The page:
# Not getting expected performance from 100Mbps Ethernet network

Our company has a brand new NAS, and the idea is that we will be able to use it for fast, shared access to our data on our network.

It's a fairly simple 2-disk system, but from what I understand, it should reach speeds of about 40mb/s. We have a 100mb/sec network between our PC's and the NAS.

However, we're only getting NAS speeds of around 8-10mb/sec. What could the bottleneck be?

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## migrated from stackoverflow.comNov 22 '11 at 19:06

This question came from our site for professional and enthusiast programmers.

M = mega
m = milli
B = byte
b = bit

When referring to disk usage, we measure throughput in megabytes per second, or MB/s. Notice the capital M for mega and the capital B for bytes.

When referring to network performance, we measure throughput in megabits per second, or Mb/s. Notice the lowercase b.

A bit is eight times smaller than a byte. You can figure out your 100Mb/s network's maximum theoretical throughput in MB simply by dividing by 8. `100 / 8 = 12.5`.

TCP/IP has ~ a 10% overhead, as does Ethernet, so realistically you'll only see about 80% of that at the high end. A little more basic math shows that `12.5 * .8 = 10`. You should expect to be able to write at about 10MB/s over your 100Mb/s network. This lines up perfectly with what you are seeing.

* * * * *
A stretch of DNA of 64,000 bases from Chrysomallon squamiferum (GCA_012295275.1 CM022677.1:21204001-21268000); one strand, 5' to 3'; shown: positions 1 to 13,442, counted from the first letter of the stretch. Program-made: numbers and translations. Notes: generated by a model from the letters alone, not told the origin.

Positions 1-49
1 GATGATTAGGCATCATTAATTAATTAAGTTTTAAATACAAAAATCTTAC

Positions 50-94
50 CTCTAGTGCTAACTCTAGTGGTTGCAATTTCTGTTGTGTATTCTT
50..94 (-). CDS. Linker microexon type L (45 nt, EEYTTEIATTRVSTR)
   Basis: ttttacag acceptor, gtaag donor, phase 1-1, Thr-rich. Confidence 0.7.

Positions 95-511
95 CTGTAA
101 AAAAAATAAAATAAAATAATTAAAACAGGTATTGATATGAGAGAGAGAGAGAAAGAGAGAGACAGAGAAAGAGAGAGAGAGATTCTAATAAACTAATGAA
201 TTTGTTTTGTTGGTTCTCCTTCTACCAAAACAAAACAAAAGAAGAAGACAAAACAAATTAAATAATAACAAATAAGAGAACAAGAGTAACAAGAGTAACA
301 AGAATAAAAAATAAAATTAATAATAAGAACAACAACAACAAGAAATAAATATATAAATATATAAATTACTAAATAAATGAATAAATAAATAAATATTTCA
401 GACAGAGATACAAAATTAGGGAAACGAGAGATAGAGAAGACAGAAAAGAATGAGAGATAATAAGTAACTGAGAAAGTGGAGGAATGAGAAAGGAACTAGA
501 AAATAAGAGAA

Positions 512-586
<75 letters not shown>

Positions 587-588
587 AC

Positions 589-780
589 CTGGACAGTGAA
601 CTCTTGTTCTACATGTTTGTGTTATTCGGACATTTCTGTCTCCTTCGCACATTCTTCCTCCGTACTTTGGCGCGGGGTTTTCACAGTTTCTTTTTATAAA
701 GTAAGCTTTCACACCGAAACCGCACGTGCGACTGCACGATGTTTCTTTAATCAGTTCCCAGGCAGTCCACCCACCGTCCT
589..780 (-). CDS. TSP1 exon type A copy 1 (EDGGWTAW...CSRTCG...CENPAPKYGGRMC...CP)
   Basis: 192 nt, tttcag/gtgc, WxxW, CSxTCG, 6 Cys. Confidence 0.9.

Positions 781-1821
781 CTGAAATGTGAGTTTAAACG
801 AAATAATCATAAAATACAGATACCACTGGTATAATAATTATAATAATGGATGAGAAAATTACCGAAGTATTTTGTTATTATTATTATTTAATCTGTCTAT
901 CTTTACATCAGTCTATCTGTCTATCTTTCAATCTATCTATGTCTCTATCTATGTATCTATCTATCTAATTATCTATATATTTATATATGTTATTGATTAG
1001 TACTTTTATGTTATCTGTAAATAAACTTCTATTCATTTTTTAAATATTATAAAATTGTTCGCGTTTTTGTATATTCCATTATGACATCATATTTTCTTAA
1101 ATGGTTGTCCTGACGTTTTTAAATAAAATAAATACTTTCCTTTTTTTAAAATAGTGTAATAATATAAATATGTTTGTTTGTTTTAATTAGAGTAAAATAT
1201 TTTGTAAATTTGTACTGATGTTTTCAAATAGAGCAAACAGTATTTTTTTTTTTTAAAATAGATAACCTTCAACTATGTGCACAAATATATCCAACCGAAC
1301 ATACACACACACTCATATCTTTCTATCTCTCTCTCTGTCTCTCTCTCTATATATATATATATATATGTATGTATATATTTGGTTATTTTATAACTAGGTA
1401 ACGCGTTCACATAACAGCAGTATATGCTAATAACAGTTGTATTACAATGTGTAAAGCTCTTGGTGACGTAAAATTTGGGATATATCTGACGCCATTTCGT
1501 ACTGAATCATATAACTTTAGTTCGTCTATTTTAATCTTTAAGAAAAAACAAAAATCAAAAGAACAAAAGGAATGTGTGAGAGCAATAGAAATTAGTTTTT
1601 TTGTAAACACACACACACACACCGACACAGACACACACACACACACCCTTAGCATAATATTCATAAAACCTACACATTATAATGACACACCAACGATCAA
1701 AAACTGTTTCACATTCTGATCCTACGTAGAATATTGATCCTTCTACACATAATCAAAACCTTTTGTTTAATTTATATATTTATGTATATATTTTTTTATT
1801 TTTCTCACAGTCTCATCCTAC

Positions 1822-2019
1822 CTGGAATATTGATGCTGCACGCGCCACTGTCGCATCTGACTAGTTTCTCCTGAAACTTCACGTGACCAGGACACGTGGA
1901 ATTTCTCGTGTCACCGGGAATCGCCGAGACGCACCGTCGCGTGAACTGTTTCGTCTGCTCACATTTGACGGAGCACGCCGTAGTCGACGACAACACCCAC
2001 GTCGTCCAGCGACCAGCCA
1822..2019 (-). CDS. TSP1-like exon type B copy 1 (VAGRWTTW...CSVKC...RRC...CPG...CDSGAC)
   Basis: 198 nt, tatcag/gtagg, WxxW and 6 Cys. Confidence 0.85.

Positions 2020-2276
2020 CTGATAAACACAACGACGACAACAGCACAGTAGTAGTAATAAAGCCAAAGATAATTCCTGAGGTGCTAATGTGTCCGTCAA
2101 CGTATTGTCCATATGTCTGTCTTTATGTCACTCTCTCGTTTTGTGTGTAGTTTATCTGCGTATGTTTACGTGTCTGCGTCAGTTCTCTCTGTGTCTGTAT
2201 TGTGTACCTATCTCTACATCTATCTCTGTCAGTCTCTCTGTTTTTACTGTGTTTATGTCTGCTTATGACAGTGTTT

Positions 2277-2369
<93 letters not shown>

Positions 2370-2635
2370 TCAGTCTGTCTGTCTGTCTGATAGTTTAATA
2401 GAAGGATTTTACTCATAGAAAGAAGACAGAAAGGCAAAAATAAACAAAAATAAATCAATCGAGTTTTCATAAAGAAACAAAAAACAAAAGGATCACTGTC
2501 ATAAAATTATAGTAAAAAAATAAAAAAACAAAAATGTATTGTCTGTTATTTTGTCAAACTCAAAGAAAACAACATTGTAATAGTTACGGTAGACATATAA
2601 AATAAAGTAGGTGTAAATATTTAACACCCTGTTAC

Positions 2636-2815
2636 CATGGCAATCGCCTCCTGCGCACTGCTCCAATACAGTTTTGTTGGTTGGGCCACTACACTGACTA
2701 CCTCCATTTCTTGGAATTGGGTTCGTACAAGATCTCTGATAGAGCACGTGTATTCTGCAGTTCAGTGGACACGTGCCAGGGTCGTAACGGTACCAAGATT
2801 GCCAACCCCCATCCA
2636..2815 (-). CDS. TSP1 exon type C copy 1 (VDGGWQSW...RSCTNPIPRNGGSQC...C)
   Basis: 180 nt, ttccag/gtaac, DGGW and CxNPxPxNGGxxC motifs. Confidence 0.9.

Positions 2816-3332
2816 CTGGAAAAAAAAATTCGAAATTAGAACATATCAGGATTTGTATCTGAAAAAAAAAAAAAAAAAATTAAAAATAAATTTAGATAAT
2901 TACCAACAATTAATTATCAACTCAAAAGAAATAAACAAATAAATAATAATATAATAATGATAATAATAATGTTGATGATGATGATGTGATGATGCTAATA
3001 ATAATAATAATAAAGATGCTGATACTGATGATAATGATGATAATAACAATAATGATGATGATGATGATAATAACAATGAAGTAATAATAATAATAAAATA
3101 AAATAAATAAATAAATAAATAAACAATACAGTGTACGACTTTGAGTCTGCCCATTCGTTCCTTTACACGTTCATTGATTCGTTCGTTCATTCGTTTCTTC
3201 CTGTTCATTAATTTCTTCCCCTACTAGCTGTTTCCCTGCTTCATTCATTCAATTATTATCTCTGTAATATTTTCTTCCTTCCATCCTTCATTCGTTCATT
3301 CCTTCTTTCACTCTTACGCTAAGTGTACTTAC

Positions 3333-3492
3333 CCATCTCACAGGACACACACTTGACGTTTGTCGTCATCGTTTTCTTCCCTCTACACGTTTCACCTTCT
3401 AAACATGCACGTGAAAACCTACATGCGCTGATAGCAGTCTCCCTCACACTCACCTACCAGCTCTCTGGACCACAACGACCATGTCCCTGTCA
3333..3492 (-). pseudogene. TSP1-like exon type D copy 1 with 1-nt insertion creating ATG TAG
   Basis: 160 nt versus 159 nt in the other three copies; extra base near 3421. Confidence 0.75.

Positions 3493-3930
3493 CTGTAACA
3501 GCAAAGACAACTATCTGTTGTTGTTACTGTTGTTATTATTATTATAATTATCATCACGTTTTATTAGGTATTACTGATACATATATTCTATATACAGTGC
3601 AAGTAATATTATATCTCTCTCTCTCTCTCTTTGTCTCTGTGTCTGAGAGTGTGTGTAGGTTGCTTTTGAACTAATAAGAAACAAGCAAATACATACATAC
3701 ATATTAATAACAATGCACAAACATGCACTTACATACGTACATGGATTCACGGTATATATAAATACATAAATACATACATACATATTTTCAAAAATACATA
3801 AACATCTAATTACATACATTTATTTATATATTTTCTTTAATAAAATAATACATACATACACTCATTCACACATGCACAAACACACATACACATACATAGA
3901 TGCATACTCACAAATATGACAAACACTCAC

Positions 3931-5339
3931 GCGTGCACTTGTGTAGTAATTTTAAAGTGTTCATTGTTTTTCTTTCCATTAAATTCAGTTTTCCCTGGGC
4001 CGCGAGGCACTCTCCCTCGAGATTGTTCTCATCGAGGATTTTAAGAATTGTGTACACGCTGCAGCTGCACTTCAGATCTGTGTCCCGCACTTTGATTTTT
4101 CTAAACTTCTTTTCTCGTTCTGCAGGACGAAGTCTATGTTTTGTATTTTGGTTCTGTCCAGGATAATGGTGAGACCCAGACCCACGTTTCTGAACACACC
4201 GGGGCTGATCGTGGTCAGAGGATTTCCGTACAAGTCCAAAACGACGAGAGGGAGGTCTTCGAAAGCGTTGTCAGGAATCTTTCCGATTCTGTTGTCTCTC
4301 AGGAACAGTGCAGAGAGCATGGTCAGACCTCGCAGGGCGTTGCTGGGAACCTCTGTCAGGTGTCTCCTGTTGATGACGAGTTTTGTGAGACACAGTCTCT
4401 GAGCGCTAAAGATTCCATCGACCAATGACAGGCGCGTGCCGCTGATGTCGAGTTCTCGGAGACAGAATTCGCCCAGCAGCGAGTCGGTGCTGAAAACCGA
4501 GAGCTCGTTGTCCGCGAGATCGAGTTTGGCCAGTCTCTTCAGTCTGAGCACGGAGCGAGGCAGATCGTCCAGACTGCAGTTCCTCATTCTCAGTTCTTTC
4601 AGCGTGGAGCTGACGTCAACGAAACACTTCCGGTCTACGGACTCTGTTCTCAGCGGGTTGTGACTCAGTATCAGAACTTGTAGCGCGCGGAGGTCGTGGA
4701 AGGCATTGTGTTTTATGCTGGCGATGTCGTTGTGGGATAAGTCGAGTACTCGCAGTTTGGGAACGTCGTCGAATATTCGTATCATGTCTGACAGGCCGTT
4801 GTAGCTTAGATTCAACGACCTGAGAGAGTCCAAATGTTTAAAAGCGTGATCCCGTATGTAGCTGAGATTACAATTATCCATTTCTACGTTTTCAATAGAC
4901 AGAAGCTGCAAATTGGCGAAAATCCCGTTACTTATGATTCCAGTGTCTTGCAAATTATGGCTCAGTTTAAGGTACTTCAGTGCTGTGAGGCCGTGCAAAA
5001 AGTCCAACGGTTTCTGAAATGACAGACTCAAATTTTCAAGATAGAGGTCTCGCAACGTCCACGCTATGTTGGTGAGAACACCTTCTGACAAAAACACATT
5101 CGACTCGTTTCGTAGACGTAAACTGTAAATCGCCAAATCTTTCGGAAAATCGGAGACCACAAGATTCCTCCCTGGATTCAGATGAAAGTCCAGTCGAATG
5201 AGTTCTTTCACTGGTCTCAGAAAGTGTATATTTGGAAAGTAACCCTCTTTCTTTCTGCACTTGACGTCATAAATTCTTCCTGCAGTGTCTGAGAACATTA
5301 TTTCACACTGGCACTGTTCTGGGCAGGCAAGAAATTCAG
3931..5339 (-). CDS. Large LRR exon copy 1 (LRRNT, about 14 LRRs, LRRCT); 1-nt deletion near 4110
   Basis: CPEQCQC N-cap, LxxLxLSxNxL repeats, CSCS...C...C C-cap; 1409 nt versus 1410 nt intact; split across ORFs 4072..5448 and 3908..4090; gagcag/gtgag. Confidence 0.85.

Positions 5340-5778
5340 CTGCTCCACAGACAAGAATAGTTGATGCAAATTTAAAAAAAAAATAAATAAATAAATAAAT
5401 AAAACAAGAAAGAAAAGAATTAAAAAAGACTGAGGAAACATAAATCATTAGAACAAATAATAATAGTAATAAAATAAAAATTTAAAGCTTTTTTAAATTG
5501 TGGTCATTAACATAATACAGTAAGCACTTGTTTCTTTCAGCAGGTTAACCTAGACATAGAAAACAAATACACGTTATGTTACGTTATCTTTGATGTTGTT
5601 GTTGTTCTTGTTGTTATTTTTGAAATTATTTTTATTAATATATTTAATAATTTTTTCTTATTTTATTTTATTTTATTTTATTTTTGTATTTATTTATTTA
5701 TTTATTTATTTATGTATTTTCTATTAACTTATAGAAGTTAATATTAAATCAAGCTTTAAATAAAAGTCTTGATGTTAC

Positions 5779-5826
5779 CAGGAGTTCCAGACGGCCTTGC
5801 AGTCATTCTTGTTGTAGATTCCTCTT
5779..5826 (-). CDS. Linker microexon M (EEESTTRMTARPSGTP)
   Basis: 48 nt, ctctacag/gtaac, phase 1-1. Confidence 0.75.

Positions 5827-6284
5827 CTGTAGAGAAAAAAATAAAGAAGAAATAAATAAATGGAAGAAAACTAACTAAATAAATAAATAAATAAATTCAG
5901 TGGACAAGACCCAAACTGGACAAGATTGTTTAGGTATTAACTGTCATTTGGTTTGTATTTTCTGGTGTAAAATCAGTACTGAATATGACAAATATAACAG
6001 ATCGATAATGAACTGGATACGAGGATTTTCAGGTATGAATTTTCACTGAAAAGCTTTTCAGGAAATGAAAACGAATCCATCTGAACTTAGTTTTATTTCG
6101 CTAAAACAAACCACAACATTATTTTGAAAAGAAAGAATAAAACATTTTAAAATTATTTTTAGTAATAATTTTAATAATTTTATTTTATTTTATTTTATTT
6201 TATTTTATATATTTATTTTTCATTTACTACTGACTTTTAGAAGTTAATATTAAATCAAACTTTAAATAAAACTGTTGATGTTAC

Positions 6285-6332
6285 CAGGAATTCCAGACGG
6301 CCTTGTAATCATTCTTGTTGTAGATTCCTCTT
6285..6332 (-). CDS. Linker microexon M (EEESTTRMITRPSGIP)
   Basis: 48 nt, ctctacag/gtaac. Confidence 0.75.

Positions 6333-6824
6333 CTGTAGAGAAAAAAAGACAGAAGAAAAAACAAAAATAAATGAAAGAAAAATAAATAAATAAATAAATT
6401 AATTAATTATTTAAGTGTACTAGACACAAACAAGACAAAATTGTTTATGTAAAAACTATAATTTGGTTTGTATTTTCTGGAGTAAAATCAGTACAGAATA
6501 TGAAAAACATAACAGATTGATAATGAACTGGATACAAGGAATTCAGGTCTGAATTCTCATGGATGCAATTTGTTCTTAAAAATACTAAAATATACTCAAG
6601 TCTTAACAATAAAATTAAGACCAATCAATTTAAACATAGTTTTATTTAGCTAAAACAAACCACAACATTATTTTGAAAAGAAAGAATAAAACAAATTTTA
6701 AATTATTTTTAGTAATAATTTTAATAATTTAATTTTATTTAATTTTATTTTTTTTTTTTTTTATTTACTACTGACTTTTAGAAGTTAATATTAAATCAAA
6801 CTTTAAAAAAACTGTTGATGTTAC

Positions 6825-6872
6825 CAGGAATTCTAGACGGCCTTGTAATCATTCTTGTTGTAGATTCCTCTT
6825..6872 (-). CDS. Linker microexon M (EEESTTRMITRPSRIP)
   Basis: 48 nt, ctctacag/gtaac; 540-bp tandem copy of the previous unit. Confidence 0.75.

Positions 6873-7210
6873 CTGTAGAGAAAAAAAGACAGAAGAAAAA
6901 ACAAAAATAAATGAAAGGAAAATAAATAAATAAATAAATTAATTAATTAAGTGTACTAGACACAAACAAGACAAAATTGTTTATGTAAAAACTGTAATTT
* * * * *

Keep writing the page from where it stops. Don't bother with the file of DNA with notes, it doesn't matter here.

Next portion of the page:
tl;dr - Capitalization is important.

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This doesn't really answer the question at all, from either a disk perspective, or a networking performance configuration perspective. –  Brennan Jun 22 '12 at 20:47
Of course it does. What part of the question do you not think is addressed? He has a 100Mb LAN and is only getting 10MBps throughput to his new NAS. This is the expected value for this configuration. My answer explains the math behind it and explains the confusion that the OP had with his units of measure. Not to mention that the OP selected this answer as correct, meaning that it answered th question to his own satisfaction. –  MDMarra Jun 22 '12 at 21:05

Make your device can handle the throughput. I have a 100mbps connection but the router I'm using can only handle 50mbps max. The new netgear business class routers are something to look into.

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Abe, the question was answered and there was nothing wrong with his configuration! –  Dan Nov 7 at 18:45